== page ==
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Bankruptcy is considered by many as a easy solution to credit problems. To some, filing for relief is a basic part of financial strategy. They continue to accumulate debt, and when it can no longer be sustained, the plan is to simply file and start again. To others, declaring bankruptcy is a "last-choice" solution only to be considered in the most dire of circumstances.

While bankruptcy may be appropriate for some, there are alternatives to bankruptcy that can help reduce or eliminate debt without taking the drastic step of declaring a chapter 7 or chapter 13 bankruptcy.

And just what is bankruptcy? It's a legal way for those burdened by too much debt to "wipe the slate clean" by re-organizing their payment schedule and starting over again. Chapter 7, in fact, provides a legal foundation to NOT pay creditors and start anew. Chapter 13, on the other hand, re-affirms your commitment to pay your debts, but under re-negotiated terms and conditions. Chapter 7 and Chapter 11 are the two most common forms of bankruptcy used in dismissal or reaffirmation of consumer debt.

Each form of bankruptcy has it's own benefits, but each comes with far reaching consequences and requires serious consideration. Bankruptcy may be a viable alternative for some but before taking the drastic step of filing, it is wise to explore all options available.

Chapter 7 Bankruptcy

Chapter 7, or "straight bankruptcy" requires the debtor to liquidate all non-exempt assets to pay off their creditors in order of precedence. This form is generally used by those who lack sufficient income to cover outstanding debts after taking care of basic necessities. This is the most popular form because it allows the debtor to wipe the slate clean and get a fresh start. There are however, certain obligations that are not dischargeable, for example:

  • Alimony and child support
  • Back taxes and student loans
  • Recently made purchases for substantial amounts
  • Certain contracts involving titles or liens
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Before considering this drastic step you should take an inventory of the types of debt owed. This form of bankruptcy should be considered an option of last resort after all other avenues have been pursued. Keep in mind bankruptcy either Chapter 7 or Chapter 13 doesn't come without some long-term consequences.

Chapter 13 Bankruptcy

Those who have too much disposable income to file Chapter 7, or have assets they want to protect, may want to consider filing Chapter 13. With Chapter 13 Bankruptcy, the debtor reaffirms their commitment to repay all or a part of their debts. This code allows the debtor to restructure their payments and set up a new payment schedule (usually 3-5 years) that is more manageable. This form of bankruptcy is used when the petitioner has property they want to keep like a Mortgage Loan that is about to be foreclosed on and other non-exempt assets that would be liquidated under chapter 7. Filing under Chapter 13 will cease all pending collection and foreclosure proceedings and allow the debtor to "catch up" on their payments and reinstate their original agreement.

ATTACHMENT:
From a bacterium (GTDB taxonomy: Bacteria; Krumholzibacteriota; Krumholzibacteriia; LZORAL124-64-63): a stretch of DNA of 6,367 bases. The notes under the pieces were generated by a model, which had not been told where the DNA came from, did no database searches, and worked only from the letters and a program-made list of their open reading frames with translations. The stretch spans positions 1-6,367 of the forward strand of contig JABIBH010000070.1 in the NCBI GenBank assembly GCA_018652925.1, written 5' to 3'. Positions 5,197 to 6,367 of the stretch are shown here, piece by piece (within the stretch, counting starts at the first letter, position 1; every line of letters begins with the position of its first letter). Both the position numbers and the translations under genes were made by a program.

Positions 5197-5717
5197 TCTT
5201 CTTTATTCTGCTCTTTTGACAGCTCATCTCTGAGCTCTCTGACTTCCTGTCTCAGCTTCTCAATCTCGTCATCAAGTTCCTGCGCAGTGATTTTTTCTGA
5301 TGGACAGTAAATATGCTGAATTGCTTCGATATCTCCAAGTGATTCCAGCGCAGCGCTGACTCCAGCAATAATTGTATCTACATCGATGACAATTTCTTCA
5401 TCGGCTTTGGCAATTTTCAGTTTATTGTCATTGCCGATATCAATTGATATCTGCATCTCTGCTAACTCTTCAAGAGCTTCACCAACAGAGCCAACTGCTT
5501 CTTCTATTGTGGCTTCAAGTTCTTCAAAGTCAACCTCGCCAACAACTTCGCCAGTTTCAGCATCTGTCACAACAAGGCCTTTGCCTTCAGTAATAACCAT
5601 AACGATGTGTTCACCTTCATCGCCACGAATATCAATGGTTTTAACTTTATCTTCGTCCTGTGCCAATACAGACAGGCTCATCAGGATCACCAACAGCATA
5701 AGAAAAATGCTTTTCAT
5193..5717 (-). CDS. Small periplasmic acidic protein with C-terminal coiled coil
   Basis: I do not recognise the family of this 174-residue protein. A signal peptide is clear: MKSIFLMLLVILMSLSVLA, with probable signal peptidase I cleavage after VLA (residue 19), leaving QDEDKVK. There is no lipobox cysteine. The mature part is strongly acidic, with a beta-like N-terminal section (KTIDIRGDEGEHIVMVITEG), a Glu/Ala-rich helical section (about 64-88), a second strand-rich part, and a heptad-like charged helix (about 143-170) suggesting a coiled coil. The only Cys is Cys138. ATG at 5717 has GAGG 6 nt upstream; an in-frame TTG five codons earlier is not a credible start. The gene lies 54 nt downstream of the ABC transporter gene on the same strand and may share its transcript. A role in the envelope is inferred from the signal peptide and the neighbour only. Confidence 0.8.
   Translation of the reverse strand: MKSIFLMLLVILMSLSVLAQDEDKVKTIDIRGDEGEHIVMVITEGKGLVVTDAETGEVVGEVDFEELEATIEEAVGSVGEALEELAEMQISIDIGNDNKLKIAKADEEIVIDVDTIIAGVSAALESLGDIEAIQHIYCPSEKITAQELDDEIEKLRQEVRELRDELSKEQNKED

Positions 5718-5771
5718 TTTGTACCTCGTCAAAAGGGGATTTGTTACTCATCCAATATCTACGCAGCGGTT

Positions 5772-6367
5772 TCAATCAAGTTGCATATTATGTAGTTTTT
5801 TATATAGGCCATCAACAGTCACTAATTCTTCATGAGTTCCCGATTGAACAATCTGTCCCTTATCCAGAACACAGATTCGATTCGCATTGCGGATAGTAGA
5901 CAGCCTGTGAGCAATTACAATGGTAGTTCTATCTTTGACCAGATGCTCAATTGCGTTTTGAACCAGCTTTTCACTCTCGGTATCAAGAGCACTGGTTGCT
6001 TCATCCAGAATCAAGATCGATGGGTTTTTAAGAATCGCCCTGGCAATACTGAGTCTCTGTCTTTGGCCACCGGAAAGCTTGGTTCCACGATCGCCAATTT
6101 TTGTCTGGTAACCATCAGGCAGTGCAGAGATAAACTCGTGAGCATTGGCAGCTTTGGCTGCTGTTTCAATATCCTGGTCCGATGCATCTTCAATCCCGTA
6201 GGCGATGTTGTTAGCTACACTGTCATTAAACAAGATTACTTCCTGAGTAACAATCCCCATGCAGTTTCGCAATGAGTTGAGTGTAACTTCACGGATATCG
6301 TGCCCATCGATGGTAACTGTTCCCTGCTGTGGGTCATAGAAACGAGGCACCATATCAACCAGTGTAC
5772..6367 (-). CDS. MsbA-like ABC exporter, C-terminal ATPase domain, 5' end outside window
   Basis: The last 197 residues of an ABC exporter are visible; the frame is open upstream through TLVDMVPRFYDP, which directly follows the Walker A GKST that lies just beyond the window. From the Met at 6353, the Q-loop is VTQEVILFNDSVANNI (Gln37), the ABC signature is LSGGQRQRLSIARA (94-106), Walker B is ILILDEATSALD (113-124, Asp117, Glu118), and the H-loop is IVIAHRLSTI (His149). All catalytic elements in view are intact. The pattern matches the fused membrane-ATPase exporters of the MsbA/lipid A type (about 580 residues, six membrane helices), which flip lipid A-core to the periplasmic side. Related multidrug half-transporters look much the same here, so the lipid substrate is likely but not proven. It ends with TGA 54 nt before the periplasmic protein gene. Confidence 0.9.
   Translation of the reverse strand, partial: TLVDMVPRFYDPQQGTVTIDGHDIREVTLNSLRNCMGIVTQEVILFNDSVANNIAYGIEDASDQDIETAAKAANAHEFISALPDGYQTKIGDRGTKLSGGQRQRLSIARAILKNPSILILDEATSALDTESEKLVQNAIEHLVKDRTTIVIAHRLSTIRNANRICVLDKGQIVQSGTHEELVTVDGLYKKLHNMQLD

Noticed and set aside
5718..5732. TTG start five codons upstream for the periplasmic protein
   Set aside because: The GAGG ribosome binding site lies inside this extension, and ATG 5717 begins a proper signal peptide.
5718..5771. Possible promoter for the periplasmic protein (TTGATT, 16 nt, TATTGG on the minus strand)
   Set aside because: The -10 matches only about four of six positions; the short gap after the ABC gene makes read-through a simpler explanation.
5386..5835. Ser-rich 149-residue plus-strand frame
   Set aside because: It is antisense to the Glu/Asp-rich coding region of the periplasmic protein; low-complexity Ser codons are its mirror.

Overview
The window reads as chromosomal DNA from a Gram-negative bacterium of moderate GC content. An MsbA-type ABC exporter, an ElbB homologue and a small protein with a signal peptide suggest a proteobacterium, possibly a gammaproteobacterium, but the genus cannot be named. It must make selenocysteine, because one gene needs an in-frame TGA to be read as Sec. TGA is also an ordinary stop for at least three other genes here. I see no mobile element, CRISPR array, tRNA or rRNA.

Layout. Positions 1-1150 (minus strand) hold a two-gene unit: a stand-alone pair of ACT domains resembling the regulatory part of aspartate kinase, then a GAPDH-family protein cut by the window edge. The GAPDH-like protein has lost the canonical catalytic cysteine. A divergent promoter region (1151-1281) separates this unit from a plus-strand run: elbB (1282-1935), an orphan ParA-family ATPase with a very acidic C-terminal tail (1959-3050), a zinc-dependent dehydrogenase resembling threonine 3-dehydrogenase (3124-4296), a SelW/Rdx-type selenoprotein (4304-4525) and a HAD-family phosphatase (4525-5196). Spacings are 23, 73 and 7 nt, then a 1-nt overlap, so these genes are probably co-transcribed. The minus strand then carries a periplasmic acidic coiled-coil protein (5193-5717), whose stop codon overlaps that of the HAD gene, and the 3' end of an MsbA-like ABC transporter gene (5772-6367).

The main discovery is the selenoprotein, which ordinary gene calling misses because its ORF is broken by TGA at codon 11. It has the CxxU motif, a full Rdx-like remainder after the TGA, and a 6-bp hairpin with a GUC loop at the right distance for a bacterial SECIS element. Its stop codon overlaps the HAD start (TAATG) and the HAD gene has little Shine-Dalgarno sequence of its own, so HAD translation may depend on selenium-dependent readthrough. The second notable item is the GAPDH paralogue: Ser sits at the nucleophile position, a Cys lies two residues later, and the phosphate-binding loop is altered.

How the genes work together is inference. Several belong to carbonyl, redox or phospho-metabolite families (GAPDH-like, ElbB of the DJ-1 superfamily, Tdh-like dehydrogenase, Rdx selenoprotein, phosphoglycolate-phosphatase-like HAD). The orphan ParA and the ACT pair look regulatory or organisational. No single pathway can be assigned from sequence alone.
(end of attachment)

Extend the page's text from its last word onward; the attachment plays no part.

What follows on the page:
Payments are made to a Trustee who disburses them in a manner called for by the court-approved plan. During this time the Trustee will have control over your finances and any credit-related matters will have to be cleared through him.


Bankruptcy doesn't come without some negative effects. For example, filing puts the world on notice about your personal financial affairs. Since it's a civil court proceeding it becomes a matter of public record. In some cases, (i.e. Chapter 13) even your employer may be involved because this chapter requires wage garnishments from your paycheck to repay creditors.

Bankruptcy also stays on your credit report for up to ten years, and can hinder your ability to purchase a new car, buy a new home, find a job, establish new credit, or even buy insurance. You will also lose control over your finances since a Trustee will be appointed to oversee the completion of your filing. This in addition to the fact that filing doesn't necessarily get you out of all your obligations, bankruptcy is not the "silver bullet" solution that it's portrayed to be.

Declaring bankruptcy is a serious matter with much to consider before legally stating you're bankrupt. Our expert team of bankruptcy attorneys can help assess your situation, and explain ALL your alternatives, without making your situation worse than it is!


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